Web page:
Bosvogels

Wild turkeys are in trouble again

The wild turkey population peaked around 2001 at around 6.7 million birds in North America. But in the years since, it has dropped by about 15 percent. The eastern wild turkey—the most abundant subspecies, which reigns east of the Mississippi River—appears to be declining across parts of the Northeast, Southeast, and Midwest. In New York, hunters in the western part of the state were the first to notice the difference.

Farmland bird decline in the UK was 9% between 2010-15

Birds living and breeding on the UK’s farmland have seen numbers decline by almost a tenth in five years, official figures show. Farmland bird populations have declined by 56% since 1970, largely due to agricultural changes including the loss of mixed farming, a switch to autumn sowing of crops, a reduction in hay meadows and the stripping out of hedgerows.

Die Vogelarten der Nadelwälder im Kanton Zug zeigen negative Entwicklungen

Im Kanton Zug haben sich die Brutvögel in den Naturschutzgebieten während der letzten vier Jahrzehnte unterschiedlich entwickelt. Am meisten unter Druck gekommen sind die Vögel der Moore. So ist der Kiebitz vom Aussterben bedroht. Sein Bestand ging von zehn Paaren auf ein einziges zurück. Eine mehrheitlich negative Entwicklung ist auch bei den Vögeln der Nadelwälder zu beobachten, wie die Direktion des Innern am Dienstag mitteilte. Dies zeigen Daten, die zwischen 1979 und 2016 erhoben wurden.

Warning sounds for charismatic kea

New Zealand’s charismatic kea (Nestor notabilis) - and 2017‘s Bird of the Year - has just been reclassified to “endangered” by global conservation group BirdLife International. The alpine parrot was upgraded from “vulnerable” to “endangered” in BirdLife International’s reassessment of the threat status of birds for the International Union for the Conservation of Nature (IUCN).

Negen soorten broedvogels zijn in Nederland uitgestorven en 87 soorten worden nu in hun voortbestaan bedreigd

Het aantal bedreigde broedvogels in Nederland neemt toe. Er staan negen broedvogels meer op de Rode Lijst dan in de vorige publicatie in 2004. Onder meer de torenvalk (Falco tinnunculus) en de wulp (Numenius arquata) staan er nu ook op. Op basis van tellingen van Sovon Volgelonderzoek is te zien welke soorten er zijn verdwenen en welke broedvogels het snelst uitsterven.

The Algerian Nuthatch has declined markedly over the past 25 years

New research has found that Algerian Nuthatch has declined markedly in one of its strongholds over the past 25 years. Algerian Nuthatch (Sitta ledanti) is, as its name suggests, endemic to Algeria. It is found only in the ancient, humid oak forests in the north of the country, occurring at just four known sites: Djebel Babor, Guerrouch Forest in Taza National Park, Tamentout Forest and Djimla Forest. The four sites are relatively close to each other and are all located in the Babor Mountains.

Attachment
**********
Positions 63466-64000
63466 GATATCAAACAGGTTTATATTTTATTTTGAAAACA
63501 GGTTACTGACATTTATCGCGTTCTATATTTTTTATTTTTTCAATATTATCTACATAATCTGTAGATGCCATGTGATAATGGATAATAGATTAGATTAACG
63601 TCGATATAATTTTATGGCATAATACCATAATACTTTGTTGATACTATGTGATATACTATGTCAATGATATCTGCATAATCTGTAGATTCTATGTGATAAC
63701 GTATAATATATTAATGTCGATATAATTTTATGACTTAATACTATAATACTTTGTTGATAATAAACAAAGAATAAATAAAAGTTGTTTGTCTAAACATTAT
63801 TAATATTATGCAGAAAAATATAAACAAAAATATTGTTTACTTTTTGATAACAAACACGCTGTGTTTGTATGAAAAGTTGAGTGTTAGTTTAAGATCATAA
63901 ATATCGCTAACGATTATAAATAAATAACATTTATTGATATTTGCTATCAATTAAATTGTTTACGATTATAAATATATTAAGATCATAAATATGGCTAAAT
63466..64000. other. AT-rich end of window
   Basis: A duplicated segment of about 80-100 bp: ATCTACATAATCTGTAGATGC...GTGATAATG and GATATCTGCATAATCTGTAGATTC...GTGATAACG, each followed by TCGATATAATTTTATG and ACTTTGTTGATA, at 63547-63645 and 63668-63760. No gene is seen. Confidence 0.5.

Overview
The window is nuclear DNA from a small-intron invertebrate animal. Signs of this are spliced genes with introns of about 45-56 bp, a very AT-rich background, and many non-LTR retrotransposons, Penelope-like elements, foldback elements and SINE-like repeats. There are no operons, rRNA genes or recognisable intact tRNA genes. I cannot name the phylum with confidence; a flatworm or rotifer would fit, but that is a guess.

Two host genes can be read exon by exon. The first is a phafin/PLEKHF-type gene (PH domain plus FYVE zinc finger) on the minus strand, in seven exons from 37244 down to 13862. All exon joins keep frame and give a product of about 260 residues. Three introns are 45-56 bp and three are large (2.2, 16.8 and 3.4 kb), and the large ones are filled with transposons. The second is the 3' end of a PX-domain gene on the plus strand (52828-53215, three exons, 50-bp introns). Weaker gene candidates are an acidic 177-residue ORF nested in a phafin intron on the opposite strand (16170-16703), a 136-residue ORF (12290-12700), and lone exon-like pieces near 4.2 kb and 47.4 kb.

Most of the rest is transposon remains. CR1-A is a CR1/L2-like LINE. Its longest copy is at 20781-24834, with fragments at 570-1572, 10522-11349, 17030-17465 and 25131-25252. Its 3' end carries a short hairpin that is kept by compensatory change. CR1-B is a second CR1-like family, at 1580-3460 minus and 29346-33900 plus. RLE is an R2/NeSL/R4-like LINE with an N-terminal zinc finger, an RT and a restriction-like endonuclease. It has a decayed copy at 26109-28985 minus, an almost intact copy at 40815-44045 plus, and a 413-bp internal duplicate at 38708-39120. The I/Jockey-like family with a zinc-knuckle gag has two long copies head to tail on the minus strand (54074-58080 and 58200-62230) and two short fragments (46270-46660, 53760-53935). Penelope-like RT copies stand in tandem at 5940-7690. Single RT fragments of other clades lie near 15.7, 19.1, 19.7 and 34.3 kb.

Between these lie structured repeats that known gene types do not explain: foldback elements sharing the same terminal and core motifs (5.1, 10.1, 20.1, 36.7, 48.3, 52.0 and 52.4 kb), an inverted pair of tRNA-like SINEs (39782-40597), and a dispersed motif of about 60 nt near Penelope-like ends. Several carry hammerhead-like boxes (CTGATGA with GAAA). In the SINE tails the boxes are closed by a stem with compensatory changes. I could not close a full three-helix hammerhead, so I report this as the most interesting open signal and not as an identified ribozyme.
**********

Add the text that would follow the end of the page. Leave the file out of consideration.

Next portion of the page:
Insects and insectivores on the brink of extinction in the Adirondacks

In September, the U.S. Fish and Wildlife Service denied a petition to put the Bicknell’s thrush (Catharus bicknelli) on the federal list of endangered species. The Bicknell’s is a medium-size (6-7.5 inches) thrush—brown on the back with a white, spotted underside—that dwells in dense balsam-fir forests in high elevations in the Adirondacks. Following is a primer on other wildlife in trouble in the Adirondack Park.

Declining male offspring further imperil endangered flycatchers in southern California

A new study in The Condor: Ornithological Applications documents the steep decline of a population of endangered Southwestern Willow Flycatchers (Empidonax traillii extimus) over 16 years -- and the change in the sex ratio that has left the birds' future hanging on a dwindling number of males.

Researchers suspect that nightjars are declining in Illinois

Once common, Whip-poor-wills (Caprimulgus vociferus) and other nocturnal nightjar (Caprimulgus europaeus) species are disappearing from Illinois forests as their habitats shrink and change, according to data from the Illinois Natural History Survey (INHS), a division of the University of Illinois’ Prairie Research Institute. “Because they are nocturnal, monitoring for nightjars can be challenging, but we suspect that they are declining,” said Tara Beveroth, an INHS avian researcher.

New VCE study reveals population health of mountain songbirds

A 16-year study of mountain forest songbirds across New York and New England, including thrushes, warblers and other iconic species, has documented their population changes. Although species like Black-capped Chickadee and Swainson’s Thrush have thrived in the mountains during recent decades, some species that depend on the region’s evergreen forests of spruce and fir – notably Blackpoll Warbler – appear to have undergone substantial declines.